PHILADELPHIA AUDIO ENGINEERS AND MUSIC PRODUCERS

The Philadelphia music scene has a lot of history. The city was the birthplace of Dick Clark's American Bandstand as well as musicians/performers Frankie Avalon, Jim Croce, Joan Jett, Patti LaBelle, Boyz II Men, Hall & Oates, John Coltrane, Pink, and Paint It Black among others.

The individuals found here are professional audio engineers and/or music producers who have demonstrated their commitment to the highest standards by attending the Recording Connection Audio Institute where they have learned their craft under the mentoring of world famous, professional audio engineers or music producers in Philadelphia.

We encourage you to visit their websites if you want to discover first-hand the benefits of attending the Recording Connection Audio Institute in Philadelphia or if you are in the need of a professional music producer or audio engineer in Detroit. You should also check out their websites if you are interested in fresh, local music talent. For more information on the Recording Connection Audio Institute in Philadelphia, click here.




Checking in with students from Philadelphia, PA

Anthony Opher

"Something I wanted to focus on was to build on working with ProTools, that's my main thing right now, software wise. I want to utilize it to its fullest potential and want to open it up and know where everything is, how to use it and the hardware as well. I was so used to ProTools as a digital board, a digital mixing board and working with that but I never ever got a chance to sit in front of a real in studio mixing board, like a big professional mixing board and actually put my hands on it, I was always on a digital board. So I kind of wanted to get my hands on it and be able to use it and see how it translates to the software so that was my biggest thing, being able to utilize the software and put my hands on the hardware that I don't have because I know being in the studio will help me realize how things work."

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Ben Eklund

While no two students in our programs are the same we realize how difficult our lessons can be to those just starting out in this industry. Read below to find how one of graduates, who was hired right after graduation, dealt with his time in the program and know that the future you work towards should never be an easy journey.

"There was a lot to take in, and the first weeks we focused mainly on signal flow and how the patch works. Basically how to connect everything because you can't have recordings unless you have connections and unless you have signal. Really that was our first order of business and that was a lot to take in, and involved a lot of microelectronics and whatnot. My mentor, Joey was very thorough in the information he presented me, he gave me a lot of hands-on demonstrations with the equipment, with his console, with his microphones, how to wire everything, it was a lot to take in but day by day we sifted through it and he made me feel that I learned a lot in those first couple weeks. Probably that was the closest the program came to being an information overload, those first few weeks. Because once you get past signal flow everything else just becomes another piece of the puzzle but you have to lay that foundation first and that's with the first few weeks were about."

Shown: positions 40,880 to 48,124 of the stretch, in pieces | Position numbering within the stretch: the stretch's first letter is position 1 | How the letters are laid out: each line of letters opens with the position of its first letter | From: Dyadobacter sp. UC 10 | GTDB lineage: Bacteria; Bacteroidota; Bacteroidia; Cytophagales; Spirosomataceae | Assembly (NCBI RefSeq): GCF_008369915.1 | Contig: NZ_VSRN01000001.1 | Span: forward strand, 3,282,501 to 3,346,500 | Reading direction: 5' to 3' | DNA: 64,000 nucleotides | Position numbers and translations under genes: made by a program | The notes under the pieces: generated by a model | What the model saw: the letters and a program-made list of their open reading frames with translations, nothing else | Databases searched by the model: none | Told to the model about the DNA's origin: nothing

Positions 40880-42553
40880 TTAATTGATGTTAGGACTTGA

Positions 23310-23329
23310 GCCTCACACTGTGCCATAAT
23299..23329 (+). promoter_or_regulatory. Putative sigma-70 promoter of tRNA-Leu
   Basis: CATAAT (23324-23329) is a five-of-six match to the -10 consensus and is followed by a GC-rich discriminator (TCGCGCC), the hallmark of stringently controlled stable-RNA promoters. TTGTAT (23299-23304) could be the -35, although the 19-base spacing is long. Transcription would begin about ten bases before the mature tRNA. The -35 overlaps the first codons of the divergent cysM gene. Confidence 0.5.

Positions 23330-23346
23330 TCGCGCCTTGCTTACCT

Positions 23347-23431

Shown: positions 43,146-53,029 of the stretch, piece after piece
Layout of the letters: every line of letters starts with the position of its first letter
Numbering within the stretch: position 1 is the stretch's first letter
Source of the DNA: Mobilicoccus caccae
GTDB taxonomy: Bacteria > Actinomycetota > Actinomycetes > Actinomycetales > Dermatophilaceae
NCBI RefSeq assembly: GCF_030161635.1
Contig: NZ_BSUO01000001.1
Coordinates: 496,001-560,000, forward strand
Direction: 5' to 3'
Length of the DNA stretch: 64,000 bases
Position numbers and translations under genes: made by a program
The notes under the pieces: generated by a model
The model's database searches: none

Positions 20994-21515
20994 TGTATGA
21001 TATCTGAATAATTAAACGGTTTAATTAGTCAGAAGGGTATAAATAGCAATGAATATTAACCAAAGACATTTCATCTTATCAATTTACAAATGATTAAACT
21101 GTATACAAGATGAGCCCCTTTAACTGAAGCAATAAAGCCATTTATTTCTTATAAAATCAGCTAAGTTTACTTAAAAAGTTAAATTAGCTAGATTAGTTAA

"I realized that I knew nothing, or rather I knew very little when I started. It's not just as simple as hooking up and placing a microphone in front of a guitar cabinet and hitting record. I don't want to say that I was naive on that front, I just had very little knowledge of the subject and the field of audio engineering in general and a few months into it all started making a lot more sense especially when we started talking about compression, dynamic signal processing because it may started making a lot more sense once you know how you perceive sound, how is processed digitally and on analog machines and how it gets recorded and transcribed. Once you start understanding all of that which is covered in the first few weeks as I said you start building up your knowledge block by block and started making a lot more sense a few months in."

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Latest Blog Entries from Philadelphia Recording Connection Students

Mike-Cole

Chapter 7 TrackingPosted by Mike-Cole on 2017-09-13

Honestly much of what I learned from the lesson regarding tracking was about professionalism. What specifically about professionalism? Preparedness! Being an artist I know that if I were to ever contact a studio and say that I wanted to record an EP or a single or an album I wouldn’t want to show up to an audio engineer who has no idea where to set up the instruments or has not yet listened to the type of music I wanted to record... Read More >>

Daniel McShane

Daniel McShane's Blog For Lesson 10Posted by Daniel McShane on 2017-09-12

In this chapter and lesson i learned about pluggins and and definitions of abbrevations in the music busniess. This lesson was a little bit harder then most lessons due to the fact of memorizing what the abbrevations stood for and what Pro-Tools covers in this particular section of the music world itself... Read More >>

Daniel McShane

Lesson 9 BlogPosted by Daniel McShane on 2017-08-29

In thsi chapter i leanered more about the dynamics of audio engineering with what and how to do with the use of sounds computers and pro-tools part all in the importance of how to make everything work all together and in conjunction with once another... Read More >>